x Abu Dhabi, UAEFriday 28 July 2017

Gunman goes on killing spree

A gunman goes on a rampage across two counties, killing members of his family and shooting apparent strangers.

Unidentified family members of the victims of a shooting rampage in Alabama.
Unidentified family members of the victims of a shooting rampage in Alabama.

SAMSON, ALABAMA // A gunman killed at least nine people on a rampage across two Alabama counties, burning down his mother's home, killing members of his own family on their porch and shooting apparent strangers as he drove by, authorities said. He then fatally shot himself. Police were investigating shootings yesterday in at least four different locations in three neighbouring communities, all of which were believed to be the work of a single gunman named as Michael McLendon.

Investigators declined to comment on a motive for the shootings, in which at least four other people were injured, including a child. The afternoon of bloodshed began when McLendon burnt down the house in Kinston where he lived with his mother, Lisa McLendon, according to the Coffee County coroner Robert Preachers. Officials located Lisa McLendon's body inside the house, but they had not been able to get inside the still-burning house to determine a cause of death or whether she was a 10th victim of her son's killing spree. He then headed about 19km south-east to Samson, in Geneva County, where he shot and killed five people - four adults and a child - at a home. He killed one person each in two other homes.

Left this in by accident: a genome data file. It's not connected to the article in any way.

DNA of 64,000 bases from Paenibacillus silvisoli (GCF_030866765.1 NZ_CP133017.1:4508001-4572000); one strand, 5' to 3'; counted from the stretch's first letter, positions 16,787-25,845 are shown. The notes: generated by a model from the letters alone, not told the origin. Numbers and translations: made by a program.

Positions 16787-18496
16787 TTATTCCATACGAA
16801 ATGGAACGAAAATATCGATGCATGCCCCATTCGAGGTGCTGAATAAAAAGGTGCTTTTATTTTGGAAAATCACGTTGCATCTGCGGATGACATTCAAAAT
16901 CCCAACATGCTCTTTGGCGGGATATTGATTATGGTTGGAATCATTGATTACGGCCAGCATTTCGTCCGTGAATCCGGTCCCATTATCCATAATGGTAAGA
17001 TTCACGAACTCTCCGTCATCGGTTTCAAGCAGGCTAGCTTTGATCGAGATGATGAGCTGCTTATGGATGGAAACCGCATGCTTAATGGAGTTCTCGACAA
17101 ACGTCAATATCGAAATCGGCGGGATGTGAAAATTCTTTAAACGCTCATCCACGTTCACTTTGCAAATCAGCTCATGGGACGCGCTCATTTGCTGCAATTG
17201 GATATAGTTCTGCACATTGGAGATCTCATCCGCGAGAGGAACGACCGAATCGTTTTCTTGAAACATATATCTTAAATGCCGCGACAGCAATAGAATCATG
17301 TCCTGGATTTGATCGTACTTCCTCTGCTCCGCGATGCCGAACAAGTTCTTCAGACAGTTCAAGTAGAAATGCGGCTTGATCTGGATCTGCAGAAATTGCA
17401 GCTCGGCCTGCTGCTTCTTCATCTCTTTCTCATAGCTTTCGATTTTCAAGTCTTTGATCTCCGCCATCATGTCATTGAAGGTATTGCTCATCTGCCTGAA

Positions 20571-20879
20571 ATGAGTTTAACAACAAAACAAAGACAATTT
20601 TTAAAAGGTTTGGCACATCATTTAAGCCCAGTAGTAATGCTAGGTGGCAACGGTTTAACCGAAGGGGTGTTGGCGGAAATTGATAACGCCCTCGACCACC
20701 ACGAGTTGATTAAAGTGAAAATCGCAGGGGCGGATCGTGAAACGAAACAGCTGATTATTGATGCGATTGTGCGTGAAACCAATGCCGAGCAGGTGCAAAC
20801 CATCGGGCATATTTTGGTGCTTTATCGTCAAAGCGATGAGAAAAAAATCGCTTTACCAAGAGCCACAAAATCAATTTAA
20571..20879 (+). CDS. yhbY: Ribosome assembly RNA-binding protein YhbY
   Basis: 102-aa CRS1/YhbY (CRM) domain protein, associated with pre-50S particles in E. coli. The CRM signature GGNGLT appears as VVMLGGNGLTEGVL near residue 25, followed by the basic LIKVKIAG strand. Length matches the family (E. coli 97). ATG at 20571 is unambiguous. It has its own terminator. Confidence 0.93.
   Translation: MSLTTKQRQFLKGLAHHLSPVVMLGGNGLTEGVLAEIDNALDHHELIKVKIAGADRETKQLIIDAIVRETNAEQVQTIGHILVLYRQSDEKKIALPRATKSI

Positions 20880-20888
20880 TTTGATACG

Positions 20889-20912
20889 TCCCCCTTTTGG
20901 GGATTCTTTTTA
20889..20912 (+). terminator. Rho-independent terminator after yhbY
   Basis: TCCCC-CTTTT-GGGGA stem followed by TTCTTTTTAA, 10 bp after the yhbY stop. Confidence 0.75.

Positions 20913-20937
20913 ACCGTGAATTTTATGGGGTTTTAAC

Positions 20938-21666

The identities of all the victims were unknown, but Mr Preachers said they included other members of the shooter's family. "He started in his mother's house," Mr Preachers said. "Then he went to Samson and he killed his granny and granddaddy and aunt and uncle. He cleaned his family out. We don't know what triggered it." McLendon also shot at a state trooper's car, striking the vehicle seven times and wounding the trooper with broken glass. He then killed someone at a supply store, and another person at a service station.

Police pursued McLendon to a factory where he worked just north of Geneva, about a dozen miles (19 kilometres) south-east of Samson, where he fired an estimated 30 rounds from a semi-automatic weapon, the Alabama safety department said. One of the bullets hit Geneva Police Chief Frankie Lindsey, who was saved by his bullet proof vest. McLendon then went inside the plant and shot himself, according to the safety department's statement.

State Representative Warren Beck, a Republican whose district includes Geneva, said: "My secretary heard gunfire everywhere. This is one of the most tragic events ever in Geneva County." *AP